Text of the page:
So many bloggers write to hand out advice. Nothing wrong with that as long as we realize they are no more expert in ‘life advice’ than anyone else. An expert in medicine can give medical advice, a carpenter can give woodworking tips, but who is qualified to give advice on how to live? The millionaires who have TV shows want you to think their advice is superior to your mom’s or your grandfather’s, yet there they are, year after year, abusing the ‘bad’ people and getting the ‘good’ people to weep. That’s exploitation, for one thing, and it doesn’t seem to work if they keep having the same sorts of people on year after year.
In my work in social services, and in my living among Bostonians and others, I have seen a lot of people with imperfect lives who managed to pull it together. They got sober, they got a job that fits their skills and their needs (as opposed to their desires). I listen to people talking about how they fixed their messed-up lives.
From all that, I have found one thing common among many of them.
I don’t give advice about life or writing; I only talk about what does and does not work for me.
From that I have gleaned one tool that I would recommend to anyone trying to change their life.
One thing I hate about the folks who claim “X don’t work” or “That method failed me” is that they usually haven’t followed the plan that promised to bring results.
People expect magic. They never say that, of course. But they think that if something requires some effort, some–not pain but inconvenience…they give up and say it wasn’t their fault.
What I’m going to recommend requires you stick to it. I’m not giving you tips on how to stick to it, that’s all on you. This is all on you–if it works, 100% of that is YOUR doing. That’ll feel good. (And you don’t get to reward yourself by stopping.)
If you’re trying to lose weight, spend more time with the kids, get your chores done, write a book, exercise, run, see more of a special person in your life, if you follow this, you will attain your goal. I guarantee it. Because it’s easy for me to guarantee it, it takes zero effort on my part, but I trust you.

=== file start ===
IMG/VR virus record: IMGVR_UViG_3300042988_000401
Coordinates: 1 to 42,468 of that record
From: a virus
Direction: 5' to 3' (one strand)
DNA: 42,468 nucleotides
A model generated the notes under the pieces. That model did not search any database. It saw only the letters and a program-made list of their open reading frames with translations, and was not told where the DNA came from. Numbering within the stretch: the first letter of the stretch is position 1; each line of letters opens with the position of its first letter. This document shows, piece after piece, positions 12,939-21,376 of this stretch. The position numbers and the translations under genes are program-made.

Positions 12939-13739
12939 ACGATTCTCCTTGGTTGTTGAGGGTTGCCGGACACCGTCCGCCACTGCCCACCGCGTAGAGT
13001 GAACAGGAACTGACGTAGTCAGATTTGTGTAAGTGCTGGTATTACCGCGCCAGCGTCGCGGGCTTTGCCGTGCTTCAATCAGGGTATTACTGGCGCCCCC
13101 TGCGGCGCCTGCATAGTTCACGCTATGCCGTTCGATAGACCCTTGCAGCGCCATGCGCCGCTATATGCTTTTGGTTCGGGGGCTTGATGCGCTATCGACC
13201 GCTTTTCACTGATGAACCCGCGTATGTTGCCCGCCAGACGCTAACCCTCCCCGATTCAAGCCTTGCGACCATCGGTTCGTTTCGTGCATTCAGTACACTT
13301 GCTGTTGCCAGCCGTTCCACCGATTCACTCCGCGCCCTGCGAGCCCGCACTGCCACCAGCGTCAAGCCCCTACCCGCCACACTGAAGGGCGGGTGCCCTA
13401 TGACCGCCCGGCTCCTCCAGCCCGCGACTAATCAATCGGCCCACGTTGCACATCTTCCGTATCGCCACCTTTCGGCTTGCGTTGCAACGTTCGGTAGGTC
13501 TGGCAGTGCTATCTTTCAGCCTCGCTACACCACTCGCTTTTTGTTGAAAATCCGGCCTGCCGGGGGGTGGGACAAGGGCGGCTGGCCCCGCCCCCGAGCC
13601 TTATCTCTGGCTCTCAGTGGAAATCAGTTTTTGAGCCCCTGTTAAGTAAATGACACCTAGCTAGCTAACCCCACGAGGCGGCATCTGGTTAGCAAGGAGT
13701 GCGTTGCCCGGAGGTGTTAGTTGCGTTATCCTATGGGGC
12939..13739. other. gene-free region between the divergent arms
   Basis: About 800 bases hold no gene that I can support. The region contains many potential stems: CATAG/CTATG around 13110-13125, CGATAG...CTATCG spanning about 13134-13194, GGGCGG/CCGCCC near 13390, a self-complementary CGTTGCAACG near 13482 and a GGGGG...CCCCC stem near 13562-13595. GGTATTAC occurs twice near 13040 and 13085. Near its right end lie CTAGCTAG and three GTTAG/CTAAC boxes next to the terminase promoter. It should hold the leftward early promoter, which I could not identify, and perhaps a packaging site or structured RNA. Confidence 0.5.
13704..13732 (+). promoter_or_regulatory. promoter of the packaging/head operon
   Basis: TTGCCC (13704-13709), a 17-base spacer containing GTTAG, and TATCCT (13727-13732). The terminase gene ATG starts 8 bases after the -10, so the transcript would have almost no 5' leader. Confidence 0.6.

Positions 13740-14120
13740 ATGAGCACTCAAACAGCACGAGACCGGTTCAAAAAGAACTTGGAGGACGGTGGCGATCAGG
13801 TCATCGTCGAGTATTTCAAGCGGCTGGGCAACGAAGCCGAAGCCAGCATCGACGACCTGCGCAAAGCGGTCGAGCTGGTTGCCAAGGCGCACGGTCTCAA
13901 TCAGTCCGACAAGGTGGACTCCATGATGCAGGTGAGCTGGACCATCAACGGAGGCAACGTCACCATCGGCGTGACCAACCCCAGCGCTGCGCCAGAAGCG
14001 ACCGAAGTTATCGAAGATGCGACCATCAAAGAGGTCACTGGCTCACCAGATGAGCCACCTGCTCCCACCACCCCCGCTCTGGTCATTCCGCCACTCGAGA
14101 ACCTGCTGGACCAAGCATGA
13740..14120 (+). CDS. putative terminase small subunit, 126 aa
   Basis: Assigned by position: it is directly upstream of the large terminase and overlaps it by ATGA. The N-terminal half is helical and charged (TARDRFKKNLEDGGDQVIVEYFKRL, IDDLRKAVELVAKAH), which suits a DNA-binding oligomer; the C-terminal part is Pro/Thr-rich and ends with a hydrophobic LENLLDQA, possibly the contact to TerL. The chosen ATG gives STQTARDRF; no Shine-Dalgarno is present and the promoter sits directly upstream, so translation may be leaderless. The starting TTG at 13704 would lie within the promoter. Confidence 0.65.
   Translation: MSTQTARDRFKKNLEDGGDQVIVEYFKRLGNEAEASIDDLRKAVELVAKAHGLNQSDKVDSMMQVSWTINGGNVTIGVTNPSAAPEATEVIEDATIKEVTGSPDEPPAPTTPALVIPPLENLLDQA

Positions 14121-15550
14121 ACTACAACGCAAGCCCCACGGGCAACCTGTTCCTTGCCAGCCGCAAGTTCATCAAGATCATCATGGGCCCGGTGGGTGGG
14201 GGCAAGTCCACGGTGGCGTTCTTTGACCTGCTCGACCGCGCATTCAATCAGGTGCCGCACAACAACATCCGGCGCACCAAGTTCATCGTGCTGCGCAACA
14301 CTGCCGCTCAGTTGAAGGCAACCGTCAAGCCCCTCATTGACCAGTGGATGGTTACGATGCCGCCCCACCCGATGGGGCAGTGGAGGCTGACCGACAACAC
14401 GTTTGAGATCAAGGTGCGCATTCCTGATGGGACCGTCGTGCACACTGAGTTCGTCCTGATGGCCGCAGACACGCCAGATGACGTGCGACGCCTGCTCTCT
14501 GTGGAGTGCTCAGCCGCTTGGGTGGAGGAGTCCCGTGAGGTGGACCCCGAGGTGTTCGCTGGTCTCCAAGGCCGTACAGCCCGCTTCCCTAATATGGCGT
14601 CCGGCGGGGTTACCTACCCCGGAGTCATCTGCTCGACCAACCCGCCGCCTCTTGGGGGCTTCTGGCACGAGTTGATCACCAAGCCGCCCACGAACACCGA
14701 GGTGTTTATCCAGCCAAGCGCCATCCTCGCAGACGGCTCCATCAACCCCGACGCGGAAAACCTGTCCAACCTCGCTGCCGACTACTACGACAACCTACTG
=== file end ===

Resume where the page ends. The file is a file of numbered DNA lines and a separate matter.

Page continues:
Ready? Here it comes.
Create and FOLLOW a schedule.
Make notes for a week or two about what you spend your hours on–wake up at X, drive to work, spend X hours working, get home, spend X time watching TV.
This is important because you want to see what you spend your time on. Don’t skimp on this part. Ideally, spend a month on it, logging everything you do all day. No, “I took a leak at 2.37,” stop being a dipshit. But, “Lunch from 12 to 1. Back to work 1–5. Stopped for a beer… Supper 6–6:20, talked with kids…”
At the end of one month of this, you will have your whole month in front of you. You can see what entries make you smile, which you find are time wasters.
Then spend a day or two setting up a schedule. Presuming you wake up at 8 and go to bed at 12, I would only schedule the time between, say 12 and 6 as a start. Set that up, and follow it religiously. Or, 8–2, 6–12, whichever. But choose a stretch where you aren’t committed to work for the whole time.
Then follow that schedule. Once you’re comfortable with it, after you’ve worked out your frustration over not being spontaneous–that will come when you’ve gotten through the shakedown and know where to leave openings to deal with family, friends, coworkers outside of time you don’t have control over–schedule a complete day. By which I mean bedtime and wakeup time–if you need to sleep in on the weekends you’re not using your weeknights properly.
I don’t care about your objections. No one’s making you do this or anything else.
But this is the only ‘self help’ thing I’ve given my seal of approval to for everyone.
I’ve seen kids on prescription drugs for not being able to attend school. I used to be at the window, handing out the pills and watching for cheeking. I’ve seen some kids who dealt with their issues with scheduling, as well as or instead of prescription meds. I am not not not anti-pharmacological solutions to emotional and mental health issues.
I’ve seen adults in various situations whose lives were put in order solely by this method. Their obsessive natures actually helped, though we’re not supposed to say that.
But if I could only suggest ONE technique I think EVERY person could benefit from, it’d be “Get a day planner, set up a schedule on an index card, tape the card to the inside front cover of your planner, and refer to it and FOLLOW it, religiously if you must.”